Inhalants: adhesives, solvents, aerosol sprays, medical gases

Common Names: poppers, snappers, huffing, glue, laughing gas, rush

Methods of Use: sniffing or inhaling

Psychological/Physical Effects: headaches, nausea and vomiting, red or blistered nose and mouth, limb spasms, lost control of bladder and bowels

Long Term Effects: damaged senses, muscle weakness, nerve damage, blood disease, damage to brain, liver and kidneys

The name inhalants covers a group of more than 2,000 common household products. They include paint thinners, gasoline, cleaners or strippers, glues, markers, paints, aerosol sprays, medical gases, and other specialized chemicals. Many of these chemical are flammable or explosive, and all are harmful or deadly if used in the wrong ways.

When a chemical is inhaled, it is quickly soaked up in the linings of the mouth, nose, throat, and lungs and passed to the blood. The toxins quickly race to the brain and start affecting behavior and sensations. The toxins continue to circulate throughout the body, causing permanent damage everywhere they go.

Inhalants are actually classified as depressants because they first slow down the brain and then the entire body. If someone inhales too much at once or for too long, unconsciousness and even death can result. Deaths are referred to as “Sudden Sniffing Death,” and it can happen the very first time.

The short-term effects of inhalants include: headaches; dizziness; dilated pupils; runny and red nose; nosebleeds; lost sense of smell; blisters or rash around the nose or mouth; chronic coughing; lost control of bowels and bladder; lost muscle coordination; slurred speech; confusion and forgetfulness; sudden mood swings; a “don’t care” feeling and attitude; stomachache or vomiting; tingling in the hands and feet; seizures and blackouts.

Over the long-term inhalant use destroys the outer lining of brain cells, and those cells lose the ability to communicate. Memory, intelligence, problem-solving abilities, and the senses of taste, smell, hearing and sight are all damaged. Permanent damage can occur to the heart, lungs, liver, kidneys, and bones. In addition, severe muscle weakness can result and dramatic changes to a person’s appearance. Some inhalant users even develop blood diseases and digestive problems. Besides “Sudden Sniffing Death,” kids have died from heart attacks.

Anabolic Steroids: Anadrol, Depo-Testosterone, Equipoise, Multiple Others

Common Names: roids, juice, sauce, slop, gym, candy, stacking Methods of Use: injected, ingested or applied to skin

Psychological/Physical Effects: poor concentration, aggression, acne and rashes, headaches, nausea, vomiting, and diarrhea, bone pain and muscle cramps

Long Term Effects: aggression, poor blood clotting, heart attacks, liver and kidney cancer, stunted growth, deformed genitals

Steroids, the popular name for synthetic (man-made) substances related to the male sex hormones, promote muscle growth and the development of male sexual characteristics. Steroids are legally available only with a prescription. They are prescribed to treat conditions such as delayed puberty, some types of impotence, and body-wasting in patients suffering from AIDS (acquired immunodeficiency syndrome). Steroids are abused, often by athletes, to enhance athletic performance and to improve physical appearance.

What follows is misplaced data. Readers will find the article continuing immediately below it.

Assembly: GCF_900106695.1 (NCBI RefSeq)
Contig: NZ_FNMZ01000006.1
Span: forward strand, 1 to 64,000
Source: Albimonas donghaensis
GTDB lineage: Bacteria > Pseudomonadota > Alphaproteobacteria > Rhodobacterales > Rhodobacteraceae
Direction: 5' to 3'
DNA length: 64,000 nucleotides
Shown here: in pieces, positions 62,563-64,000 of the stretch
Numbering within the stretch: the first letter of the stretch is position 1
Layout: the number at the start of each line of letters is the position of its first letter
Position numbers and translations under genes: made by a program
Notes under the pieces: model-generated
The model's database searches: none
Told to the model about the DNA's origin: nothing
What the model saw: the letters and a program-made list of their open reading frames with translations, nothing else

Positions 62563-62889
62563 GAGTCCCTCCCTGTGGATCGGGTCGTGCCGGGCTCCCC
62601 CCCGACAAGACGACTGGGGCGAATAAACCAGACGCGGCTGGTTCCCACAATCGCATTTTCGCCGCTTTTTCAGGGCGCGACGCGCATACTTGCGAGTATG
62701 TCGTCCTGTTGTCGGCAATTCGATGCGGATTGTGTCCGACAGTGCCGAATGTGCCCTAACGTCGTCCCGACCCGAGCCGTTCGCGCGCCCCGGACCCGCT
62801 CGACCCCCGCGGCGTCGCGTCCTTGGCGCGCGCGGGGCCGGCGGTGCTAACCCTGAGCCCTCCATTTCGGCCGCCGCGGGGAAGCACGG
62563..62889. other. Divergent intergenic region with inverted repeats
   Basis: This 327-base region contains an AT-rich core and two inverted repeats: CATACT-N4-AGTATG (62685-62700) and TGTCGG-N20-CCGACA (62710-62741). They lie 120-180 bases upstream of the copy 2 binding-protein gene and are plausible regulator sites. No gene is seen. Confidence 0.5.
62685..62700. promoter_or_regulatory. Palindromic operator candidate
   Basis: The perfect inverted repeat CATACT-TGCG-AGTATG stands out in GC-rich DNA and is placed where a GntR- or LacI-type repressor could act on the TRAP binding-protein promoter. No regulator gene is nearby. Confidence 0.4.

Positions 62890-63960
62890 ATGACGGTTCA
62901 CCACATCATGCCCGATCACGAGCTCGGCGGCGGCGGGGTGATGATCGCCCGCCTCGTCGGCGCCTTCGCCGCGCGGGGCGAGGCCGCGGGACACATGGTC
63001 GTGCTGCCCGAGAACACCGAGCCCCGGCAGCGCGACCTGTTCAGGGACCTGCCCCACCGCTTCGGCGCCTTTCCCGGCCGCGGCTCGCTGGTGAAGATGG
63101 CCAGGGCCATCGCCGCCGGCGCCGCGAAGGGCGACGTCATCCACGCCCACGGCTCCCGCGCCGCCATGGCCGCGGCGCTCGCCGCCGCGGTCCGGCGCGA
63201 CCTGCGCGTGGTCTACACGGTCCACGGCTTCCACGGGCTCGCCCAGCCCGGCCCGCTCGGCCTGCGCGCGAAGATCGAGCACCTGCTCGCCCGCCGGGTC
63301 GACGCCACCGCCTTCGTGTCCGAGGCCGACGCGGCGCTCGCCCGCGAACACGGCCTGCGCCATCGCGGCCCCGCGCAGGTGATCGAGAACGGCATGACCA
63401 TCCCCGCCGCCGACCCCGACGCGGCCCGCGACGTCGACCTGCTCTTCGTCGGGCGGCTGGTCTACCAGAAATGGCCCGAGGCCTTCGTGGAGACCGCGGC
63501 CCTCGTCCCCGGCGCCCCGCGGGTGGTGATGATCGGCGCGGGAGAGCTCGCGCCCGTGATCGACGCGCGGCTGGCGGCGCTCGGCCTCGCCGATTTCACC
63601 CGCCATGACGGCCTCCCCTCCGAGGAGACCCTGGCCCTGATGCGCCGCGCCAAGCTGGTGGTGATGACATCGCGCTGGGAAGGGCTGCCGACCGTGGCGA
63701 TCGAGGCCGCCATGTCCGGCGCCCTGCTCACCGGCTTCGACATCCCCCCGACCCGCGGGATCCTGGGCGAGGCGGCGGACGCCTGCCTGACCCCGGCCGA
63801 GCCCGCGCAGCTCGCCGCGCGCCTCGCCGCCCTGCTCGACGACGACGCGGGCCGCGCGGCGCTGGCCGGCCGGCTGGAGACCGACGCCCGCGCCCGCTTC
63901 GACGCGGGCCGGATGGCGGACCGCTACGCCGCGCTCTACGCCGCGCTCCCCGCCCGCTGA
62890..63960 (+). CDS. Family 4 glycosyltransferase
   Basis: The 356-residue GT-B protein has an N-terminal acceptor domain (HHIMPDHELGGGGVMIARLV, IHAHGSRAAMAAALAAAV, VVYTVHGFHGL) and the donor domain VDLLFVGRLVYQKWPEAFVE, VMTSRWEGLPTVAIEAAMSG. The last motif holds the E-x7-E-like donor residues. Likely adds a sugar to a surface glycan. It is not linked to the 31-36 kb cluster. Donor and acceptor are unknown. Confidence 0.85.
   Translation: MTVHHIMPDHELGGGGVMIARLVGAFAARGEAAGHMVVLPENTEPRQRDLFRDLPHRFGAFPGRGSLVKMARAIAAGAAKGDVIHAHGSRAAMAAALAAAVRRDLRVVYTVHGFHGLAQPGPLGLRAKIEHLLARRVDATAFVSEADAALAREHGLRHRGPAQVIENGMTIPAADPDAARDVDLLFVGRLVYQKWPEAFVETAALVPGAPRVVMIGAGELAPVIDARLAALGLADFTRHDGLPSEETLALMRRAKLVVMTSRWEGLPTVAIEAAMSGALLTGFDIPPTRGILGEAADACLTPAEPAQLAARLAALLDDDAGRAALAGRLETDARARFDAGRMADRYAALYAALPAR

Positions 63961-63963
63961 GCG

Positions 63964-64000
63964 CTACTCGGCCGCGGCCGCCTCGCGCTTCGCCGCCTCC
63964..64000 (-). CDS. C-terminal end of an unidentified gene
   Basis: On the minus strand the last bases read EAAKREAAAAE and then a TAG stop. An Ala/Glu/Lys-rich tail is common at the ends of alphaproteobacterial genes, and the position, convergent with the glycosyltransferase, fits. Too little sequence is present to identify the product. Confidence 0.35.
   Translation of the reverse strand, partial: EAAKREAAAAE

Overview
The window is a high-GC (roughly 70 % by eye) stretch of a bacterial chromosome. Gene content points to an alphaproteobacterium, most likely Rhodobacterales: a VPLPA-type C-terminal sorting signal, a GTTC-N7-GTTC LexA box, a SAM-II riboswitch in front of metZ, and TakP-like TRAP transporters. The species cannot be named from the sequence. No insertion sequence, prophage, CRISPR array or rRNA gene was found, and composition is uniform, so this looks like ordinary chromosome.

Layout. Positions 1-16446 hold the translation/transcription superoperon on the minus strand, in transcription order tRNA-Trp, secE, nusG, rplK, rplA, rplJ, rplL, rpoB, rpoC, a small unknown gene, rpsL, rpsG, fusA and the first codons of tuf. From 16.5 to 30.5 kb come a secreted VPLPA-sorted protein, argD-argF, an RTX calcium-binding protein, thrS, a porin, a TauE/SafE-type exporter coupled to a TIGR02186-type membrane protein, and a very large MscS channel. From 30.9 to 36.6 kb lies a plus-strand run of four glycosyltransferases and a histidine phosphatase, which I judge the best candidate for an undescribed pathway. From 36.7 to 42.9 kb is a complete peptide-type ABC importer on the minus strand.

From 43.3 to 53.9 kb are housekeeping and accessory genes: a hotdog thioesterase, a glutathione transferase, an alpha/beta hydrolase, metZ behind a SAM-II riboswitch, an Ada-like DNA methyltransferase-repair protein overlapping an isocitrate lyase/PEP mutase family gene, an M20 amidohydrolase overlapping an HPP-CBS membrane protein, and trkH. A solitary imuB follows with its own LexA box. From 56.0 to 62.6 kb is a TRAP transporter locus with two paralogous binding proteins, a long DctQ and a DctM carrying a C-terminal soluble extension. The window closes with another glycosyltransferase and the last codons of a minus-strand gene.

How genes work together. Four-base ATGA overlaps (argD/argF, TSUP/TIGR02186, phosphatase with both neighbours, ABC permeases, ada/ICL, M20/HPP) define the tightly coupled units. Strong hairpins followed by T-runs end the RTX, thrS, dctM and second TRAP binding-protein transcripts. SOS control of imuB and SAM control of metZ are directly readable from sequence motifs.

Steroids are available in tablet, liquid, gel, and cream form. The appearance of these products varies depending upon the type and the manufacturer.

Users typically ingest steroids orally, inject them intramuscularly, or rub them on their skin. Individuals who abuse steroids may take doses that are 10 to 100 times higher than those used for medical conditions.

Steroid abusers often take two or more different forms of the drug and mix oral steroids with injectable steroids, a process known as stacking. Abusers also frequently administer their doses in cycles of 6 to 12 weeks, a process called pyramiding. Steroid abusers believe that stacking and pyramiding enhance the benefits of the drug while lessening the toll that drug use takes on their bodies; however, there is no scientific evidence to support these theories.

Steroid abuse is associated with a range of physical and emotional problems. Physical consequences include liver tumors and cancer, jaundice, high blood pressure and increases in cholesterol levels, kidney tumors, fluid retention, and severe acne. Men may experience shrinking of the testicles, reduced sperm count, infertility, baldness, breast development, and increased risk of prostate cancer. Women may experience growth of facial hair, male-pattern baldness, changes or cessation in menstrual cycle, and deepening of the voice. Individuals who are still growing (adolescents) risk prematurely halting their growth because of early skeletal maturation and acceleration of puberty.

Emotional problems associated with steroid use include dramatic mood swings (including manic symptoms that can lead to violence called roid rage), depression, paranoid jealousy, extreme irritability, delusions, and impaired judgment.

In addition to the risks directly associated with steroid abuse, individuals who inject the drugs expose themselves to the risk of needle-borne diseases, including HIV (human immunodeficiency virus), hepatitis B and C, and other blood-borne viruses.